Charles - hope you haven't

Posted: Fri Apr 16, 2010 2:37 pm
by Boggle
Charles - hope you haven't got the same virus that keeps attacking us - migraine has been a central feature this week!
But I still have to get daughter up, wash, clothe and feed her (constantly! - but don't tell the doctors because they are convinced I don't feed her and would have me sectioned if they thought I did!!!!) - must also do her medications, lift her, drive her, push her wheelchair, etc. etc.
Time to work would be a bonus!!!!!!

Many times, I have dreamed

Posted: Fri Apr 16, 2010 3:26 pm
by Lazydaisy
Many times, I have dreamed of what I would do if I won the lottery. It always comes back to finding something that would give Ben a chance in life too. I have thought about opening a small bookshop(I would love that),a coffee chop or a B and B, where Ben would have chances to help out and gain responsibility too. I would not have to think about care support for him, because I would be there, his main Carer, to consider his Diabetes needs.
Ben wants to get a horse if we win the lottery, that he could have sole charge for.
These are only dreams, but they would be definite chances, with the right money, and Ben would still be safe, as well as developing independence where he could. His Diabetes would be cared for as it is at home at present. I know the times he needs to test his blood and do his insulin, and any business would be fitted in around his needs.

Hi all It might be me,

Posted: Fri Apr 16, 2010 3:59 pm
by Matt Hill
Hi all

It might be me, but I seem to be detecting a recurrent theme in some threads. This idea that somehow carers being supported to do paid work is where Carers UK's priorities are and therefore carers who don't work are being neglected sidelined etc.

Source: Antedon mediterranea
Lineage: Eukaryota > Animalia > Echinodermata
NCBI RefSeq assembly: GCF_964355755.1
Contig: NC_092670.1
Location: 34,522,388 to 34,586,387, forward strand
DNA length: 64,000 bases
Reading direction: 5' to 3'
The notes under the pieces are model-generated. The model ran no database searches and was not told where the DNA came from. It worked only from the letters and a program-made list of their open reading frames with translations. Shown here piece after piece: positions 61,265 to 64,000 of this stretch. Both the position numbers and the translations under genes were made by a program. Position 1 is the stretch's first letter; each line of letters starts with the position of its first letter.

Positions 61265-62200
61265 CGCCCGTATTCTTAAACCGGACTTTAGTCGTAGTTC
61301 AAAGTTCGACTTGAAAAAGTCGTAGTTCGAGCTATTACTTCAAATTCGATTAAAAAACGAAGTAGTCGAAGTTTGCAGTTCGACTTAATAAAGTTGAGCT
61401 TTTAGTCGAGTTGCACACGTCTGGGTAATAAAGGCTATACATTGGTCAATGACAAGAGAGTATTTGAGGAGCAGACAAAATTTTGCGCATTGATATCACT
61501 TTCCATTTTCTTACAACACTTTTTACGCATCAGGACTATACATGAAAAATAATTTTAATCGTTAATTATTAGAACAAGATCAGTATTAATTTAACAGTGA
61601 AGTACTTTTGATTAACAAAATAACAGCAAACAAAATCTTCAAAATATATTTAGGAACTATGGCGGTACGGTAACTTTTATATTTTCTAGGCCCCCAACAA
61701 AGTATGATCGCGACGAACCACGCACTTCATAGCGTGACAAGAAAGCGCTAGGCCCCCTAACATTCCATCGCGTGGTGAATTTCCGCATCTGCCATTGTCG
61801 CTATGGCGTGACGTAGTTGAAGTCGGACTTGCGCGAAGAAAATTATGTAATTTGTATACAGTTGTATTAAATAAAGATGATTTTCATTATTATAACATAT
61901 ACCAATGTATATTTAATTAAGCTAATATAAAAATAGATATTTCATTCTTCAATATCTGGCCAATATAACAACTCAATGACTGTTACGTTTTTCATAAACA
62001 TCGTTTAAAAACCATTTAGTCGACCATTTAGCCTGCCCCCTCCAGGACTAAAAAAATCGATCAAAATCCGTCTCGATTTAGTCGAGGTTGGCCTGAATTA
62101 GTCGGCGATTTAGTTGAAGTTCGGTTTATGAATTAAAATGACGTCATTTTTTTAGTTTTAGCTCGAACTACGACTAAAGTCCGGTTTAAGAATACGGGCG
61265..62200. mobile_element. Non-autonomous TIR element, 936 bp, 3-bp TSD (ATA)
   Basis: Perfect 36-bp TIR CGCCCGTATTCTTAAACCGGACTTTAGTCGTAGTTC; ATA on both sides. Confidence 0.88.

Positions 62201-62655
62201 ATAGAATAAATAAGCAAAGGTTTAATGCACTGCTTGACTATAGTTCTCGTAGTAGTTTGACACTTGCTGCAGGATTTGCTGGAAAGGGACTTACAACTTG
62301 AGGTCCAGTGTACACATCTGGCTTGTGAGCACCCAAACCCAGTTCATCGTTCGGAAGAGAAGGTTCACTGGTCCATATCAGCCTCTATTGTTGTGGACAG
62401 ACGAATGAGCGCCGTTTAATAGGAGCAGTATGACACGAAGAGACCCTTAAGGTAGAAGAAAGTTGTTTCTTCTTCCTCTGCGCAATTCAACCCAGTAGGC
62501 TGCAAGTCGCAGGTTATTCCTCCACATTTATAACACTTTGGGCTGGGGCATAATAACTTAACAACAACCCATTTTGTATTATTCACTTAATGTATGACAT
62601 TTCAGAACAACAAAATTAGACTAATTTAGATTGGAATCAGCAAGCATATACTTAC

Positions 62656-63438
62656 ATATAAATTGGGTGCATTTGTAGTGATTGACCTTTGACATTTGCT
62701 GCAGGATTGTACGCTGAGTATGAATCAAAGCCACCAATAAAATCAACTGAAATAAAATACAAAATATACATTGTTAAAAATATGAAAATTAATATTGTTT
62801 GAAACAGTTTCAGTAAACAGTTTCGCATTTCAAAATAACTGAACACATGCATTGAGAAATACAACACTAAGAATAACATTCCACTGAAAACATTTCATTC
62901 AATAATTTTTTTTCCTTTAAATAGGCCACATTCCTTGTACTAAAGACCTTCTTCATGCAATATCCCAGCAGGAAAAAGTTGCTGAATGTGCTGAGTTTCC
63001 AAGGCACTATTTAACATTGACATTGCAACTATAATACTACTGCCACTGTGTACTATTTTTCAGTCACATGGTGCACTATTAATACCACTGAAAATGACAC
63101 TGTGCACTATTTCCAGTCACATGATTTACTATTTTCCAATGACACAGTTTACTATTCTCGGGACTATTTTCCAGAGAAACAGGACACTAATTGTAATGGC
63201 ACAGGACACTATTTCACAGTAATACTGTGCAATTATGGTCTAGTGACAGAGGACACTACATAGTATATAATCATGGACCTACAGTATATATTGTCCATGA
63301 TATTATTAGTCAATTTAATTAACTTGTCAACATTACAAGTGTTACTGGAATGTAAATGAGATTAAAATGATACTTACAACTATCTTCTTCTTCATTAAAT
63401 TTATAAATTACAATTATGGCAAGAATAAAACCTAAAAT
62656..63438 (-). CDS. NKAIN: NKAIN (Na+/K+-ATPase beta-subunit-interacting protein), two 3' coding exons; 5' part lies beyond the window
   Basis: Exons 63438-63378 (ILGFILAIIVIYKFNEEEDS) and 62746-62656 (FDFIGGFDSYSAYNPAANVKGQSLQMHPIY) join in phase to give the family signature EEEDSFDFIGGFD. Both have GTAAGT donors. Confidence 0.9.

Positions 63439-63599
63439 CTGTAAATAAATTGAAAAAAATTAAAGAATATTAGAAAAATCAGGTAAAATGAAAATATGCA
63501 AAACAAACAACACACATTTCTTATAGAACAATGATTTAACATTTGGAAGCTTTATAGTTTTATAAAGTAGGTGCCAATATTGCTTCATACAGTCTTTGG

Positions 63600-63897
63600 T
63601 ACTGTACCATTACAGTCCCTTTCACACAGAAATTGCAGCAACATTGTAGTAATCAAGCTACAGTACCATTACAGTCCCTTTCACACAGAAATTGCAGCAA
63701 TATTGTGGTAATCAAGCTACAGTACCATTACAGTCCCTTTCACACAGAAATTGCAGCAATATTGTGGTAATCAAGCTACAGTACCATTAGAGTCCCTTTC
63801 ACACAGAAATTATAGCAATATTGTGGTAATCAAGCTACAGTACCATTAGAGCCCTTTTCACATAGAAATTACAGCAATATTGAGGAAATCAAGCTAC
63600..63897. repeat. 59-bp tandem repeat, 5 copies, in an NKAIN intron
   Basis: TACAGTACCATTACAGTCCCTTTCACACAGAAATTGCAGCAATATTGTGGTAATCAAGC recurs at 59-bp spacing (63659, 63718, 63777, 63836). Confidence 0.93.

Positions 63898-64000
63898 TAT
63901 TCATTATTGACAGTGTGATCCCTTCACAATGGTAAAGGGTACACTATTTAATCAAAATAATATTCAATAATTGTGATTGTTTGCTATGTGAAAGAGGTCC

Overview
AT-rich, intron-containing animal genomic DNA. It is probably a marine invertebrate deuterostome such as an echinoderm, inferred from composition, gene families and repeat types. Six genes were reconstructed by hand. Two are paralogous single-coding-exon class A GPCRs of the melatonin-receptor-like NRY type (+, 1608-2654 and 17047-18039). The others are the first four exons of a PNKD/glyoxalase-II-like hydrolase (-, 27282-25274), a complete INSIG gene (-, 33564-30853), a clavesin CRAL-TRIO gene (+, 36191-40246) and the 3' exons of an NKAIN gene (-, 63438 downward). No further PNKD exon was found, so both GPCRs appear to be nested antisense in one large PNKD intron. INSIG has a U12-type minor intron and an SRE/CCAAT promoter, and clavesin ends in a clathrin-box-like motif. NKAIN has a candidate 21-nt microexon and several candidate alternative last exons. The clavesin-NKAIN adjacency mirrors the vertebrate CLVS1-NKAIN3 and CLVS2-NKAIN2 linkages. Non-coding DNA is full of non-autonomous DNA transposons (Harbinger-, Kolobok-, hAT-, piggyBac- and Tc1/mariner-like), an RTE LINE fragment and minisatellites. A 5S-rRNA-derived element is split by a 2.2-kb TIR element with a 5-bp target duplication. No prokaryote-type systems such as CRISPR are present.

It seems quite divisive to me, to try and pit one group of carers against the other and certainly Carers UK does not favour one over the other.

It is true that Carers UK has done lots of work on the pressures of care and paid work - this is because we received a huge grant from the European social fund over 5 years (2002-2007) to do a massive programme of research and practice about this very subject. We have tons of research about it. And Boggle you are right, it is not just replacement care that puts a barrier up. The reasons are many - poor care is one, out of date benefits system, bad employment practice, Lack of understanding amongst Jobcentre Plus staff, inflexible rules on direct payments.

Anyone interested can read our research at
http://www.carersuk.org/Professionals/R ... tandcaring

The fact remains that even with the best systems in place there will always be some carers for whom paid work is simply not an option due to the seriousness of the care needs they are dealing with. Government has to recognise this and support those carers properly and that will always be one of Carers UK's main campaigning aims.

However the facts remain that most carers are of working age and more than half of all carers are in paid work. 1 in 6 are forced to give up work to care. Many carers who cannot work wish they could. By 2014 we will have reached the tipping point when the numbers of older people needing care will already have outstripped the numbers of people able to provide it. It is an important topic.

Matt

PS - The grants for business starts up idea is a great one. Especially tying it into benefits continuation, allowing people time to see if it workable.